Rehan, who will soon start an undergraduate degree in sociology at Islamabad’s Iqra University on a scholarship, said she got her chance on Coke Studio after the show’s producer Zulfikar Jabbar Khan, popularly known as “Xulfi,” came across her Asha Bhosle rendition on YouTube. 

“Xulfi Bhai approached me [after watching the clip], which led to my journey with Coke Studio,” Rehan said. 


A press release by Coke Studio described Mehmaan as a multi-artist collaboration that spoke to the “idea of hospitality, not just on Earth but also from a higher, more divine plane. The song speaks to those seeking answers and guidance from the sublime and its abundant wisdom.”

Rehan said for her, the song felt like her, Bangash and Torwali were “dreaming together” of a return to Eden. 

“This was my first time with them, and I had to record in a very short period,” she said. “But before that, they had shared the lyrics and melody with me and I practiced .... then I went there and after a little jamming session, we recorded the song.”

Rehan described being a “little nervous” at the outset since she had never recorded professionally before but found the Coke Studio team “very kind and helpful.”

“For me, the most interesting part of this journey was Nizam [Torwali],” she recalled. “I met him there. He was different and couldn’t speak Urdu. So, I tried from my side to help him. He was kind of funny. So, I enjoyed a lot while working with him.”

It was also a fan girl moment for her to sing alongside Bangash, a well-established artist already. 

“From listening to her songs to performing with her was a big thing,” Rehan said. “She is very calm, kind with a humble personality. She helped me a lot in the whole journey.”

Rehan’s father Rehan Shah, a local politician and gemstone dealer, said his daughter had made the family name “proud.”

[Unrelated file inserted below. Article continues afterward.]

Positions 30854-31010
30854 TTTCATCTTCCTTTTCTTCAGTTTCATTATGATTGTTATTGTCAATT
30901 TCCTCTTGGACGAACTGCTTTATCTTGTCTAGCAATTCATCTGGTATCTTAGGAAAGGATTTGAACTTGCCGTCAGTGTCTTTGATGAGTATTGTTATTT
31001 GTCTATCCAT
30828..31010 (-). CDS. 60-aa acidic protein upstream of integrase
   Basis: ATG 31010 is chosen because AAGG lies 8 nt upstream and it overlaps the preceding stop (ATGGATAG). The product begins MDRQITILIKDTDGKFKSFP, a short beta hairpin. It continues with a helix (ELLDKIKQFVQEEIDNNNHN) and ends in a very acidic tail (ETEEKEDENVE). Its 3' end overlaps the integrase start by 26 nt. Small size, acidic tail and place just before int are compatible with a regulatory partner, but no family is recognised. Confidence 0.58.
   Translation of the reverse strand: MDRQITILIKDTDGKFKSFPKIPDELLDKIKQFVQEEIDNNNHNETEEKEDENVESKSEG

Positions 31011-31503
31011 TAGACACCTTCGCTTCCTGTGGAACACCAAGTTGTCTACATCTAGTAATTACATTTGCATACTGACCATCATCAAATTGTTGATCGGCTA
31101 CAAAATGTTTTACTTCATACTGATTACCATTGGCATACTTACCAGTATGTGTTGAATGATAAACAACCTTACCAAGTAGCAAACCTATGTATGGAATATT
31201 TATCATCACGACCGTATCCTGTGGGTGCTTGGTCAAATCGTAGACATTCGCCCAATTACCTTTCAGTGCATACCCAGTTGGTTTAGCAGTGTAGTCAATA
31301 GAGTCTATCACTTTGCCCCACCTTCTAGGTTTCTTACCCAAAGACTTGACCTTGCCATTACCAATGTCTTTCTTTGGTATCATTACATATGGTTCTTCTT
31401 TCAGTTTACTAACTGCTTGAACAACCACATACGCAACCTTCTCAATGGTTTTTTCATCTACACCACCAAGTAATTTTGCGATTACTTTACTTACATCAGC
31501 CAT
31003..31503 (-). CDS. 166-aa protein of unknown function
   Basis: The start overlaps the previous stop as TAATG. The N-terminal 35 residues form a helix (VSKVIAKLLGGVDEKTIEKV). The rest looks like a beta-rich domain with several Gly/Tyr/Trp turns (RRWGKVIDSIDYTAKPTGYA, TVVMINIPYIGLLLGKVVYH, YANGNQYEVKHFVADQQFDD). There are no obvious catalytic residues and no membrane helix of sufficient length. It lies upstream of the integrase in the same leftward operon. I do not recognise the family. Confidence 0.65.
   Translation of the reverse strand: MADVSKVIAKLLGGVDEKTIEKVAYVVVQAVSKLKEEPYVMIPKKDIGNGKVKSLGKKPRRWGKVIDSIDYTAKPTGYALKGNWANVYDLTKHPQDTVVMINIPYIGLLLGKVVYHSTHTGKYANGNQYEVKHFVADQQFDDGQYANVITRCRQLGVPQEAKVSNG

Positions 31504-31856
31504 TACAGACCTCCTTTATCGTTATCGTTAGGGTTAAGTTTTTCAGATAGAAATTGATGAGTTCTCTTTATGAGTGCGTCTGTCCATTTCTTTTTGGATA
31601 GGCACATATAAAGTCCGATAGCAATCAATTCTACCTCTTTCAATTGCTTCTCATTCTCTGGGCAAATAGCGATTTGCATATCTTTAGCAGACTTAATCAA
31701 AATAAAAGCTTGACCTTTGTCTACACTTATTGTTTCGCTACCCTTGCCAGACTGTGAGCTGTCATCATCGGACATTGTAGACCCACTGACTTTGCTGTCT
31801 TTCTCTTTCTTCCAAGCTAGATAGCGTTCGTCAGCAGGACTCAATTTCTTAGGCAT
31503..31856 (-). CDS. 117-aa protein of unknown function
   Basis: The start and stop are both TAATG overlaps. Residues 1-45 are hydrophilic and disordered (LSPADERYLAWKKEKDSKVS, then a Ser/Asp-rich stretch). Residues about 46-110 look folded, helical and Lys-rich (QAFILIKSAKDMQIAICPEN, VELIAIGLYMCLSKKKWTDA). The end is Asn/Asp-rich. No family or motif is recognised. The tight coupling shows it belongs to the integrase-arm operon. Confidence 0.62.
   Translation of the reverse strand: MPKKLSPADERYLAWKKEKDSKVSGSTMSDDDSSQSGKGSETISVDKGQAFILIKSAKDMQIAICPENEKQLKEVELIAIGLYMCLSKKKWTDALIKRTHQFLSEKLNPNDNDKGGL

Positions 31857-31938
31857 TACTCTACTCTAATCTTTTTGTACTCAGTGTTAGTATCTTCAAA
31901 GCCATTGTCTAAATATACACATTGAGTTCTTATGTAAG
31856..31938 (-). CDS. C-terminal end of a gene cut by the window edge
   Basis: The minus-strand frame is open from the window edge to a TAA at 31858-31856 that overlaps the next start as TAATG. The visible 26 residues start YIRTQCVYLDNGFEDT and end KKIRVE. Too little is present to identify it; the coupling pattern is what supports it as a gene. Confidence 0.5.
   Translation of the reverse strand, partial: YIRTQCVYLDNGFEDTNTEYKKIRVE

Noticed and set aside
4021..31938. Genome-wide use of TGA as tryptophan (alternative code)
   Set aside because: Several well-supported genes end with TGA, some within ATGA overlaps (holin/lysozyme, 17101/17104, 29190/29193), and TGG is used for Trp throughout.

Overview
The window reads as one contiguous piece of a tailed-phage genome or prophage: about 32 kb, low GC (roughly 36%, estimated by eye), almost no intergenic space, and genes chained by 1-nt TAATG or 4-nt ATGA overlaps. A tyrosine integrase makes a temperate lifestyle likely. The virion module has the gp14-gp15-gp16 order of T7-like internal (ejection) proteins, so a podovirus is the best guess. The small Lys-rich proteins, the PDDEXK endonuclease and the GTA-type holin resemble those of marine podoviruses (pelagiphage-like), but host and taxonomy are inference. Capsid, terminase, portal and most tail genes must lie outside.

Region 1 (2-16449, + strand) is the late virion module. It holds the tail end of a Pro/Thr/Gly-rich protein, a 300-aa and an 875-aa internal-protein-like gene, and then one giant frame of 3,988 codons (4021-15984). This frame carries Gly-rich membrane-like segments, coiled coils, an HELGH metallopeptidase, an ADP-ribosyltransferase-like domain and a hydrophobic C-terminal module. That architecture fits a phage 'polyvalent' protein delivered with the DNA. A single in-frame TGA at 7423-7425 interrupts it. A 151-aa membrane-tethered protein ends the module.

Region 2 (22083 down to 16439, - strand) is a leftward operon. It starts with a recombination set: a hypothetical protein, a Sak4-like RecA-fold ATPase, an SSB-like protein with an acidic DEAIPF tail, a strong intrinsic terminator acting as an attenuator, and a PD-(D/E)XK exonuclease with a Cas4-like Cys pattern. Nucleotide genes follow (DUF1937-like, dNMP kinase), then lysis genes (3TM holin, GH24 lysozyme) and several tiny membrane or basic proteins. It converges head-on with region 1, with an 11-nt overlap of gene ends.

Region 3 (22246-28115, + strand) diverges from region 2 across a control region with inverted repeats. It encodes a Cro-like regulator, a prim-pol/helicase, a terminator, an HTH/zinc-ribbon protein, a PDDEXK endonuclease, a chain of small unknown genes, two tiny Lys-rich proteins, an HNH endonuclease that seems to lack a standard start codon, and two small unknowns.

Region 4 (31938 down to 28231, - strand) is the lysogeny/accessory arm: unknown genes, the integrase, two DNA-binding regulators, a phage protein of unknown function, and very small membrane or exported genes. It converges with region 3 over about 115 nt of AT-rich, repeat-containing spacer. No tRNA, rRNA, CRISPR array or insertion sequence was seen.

“We want to thank God she has been getting opportunities. And working with Coke Studio at such a young age is a proud movement for us,” Shah told Arab News. “Talent is hidden in a child. But the main thing is how do we support them and provoke their talents. We have been supporting her and will definitely support her in the field of music in the future also.

“In our society, girls are a soft target in fields like music and there is no exception for Noorima as well. You have to face criticism because a girl is singing songs. But we will fight against this social pressure and always support our children.”

Pakistan arrests Al-Qaeda leader, files case over plans to sabotage government installations

Updated 23 min 30 sec ago

Pakistan arrests Al-Qaeda leader, files case over plans to sabotage government installations

  • Amin ul Haq is considered a close associate of Osama bin Laden, the mastermind of the 9/11 attacks
  • Counter-Terrorism Department has accused Haq of planning to sabotage important installations in Punjab

LAHORE: Pakistani counter-terror officials have arrested an Al-Qaeda leader, Amin ul Haq, describing him as a close associate of the dead Osama bin Laden, the mastermind of the 9/11 attacks on the United States.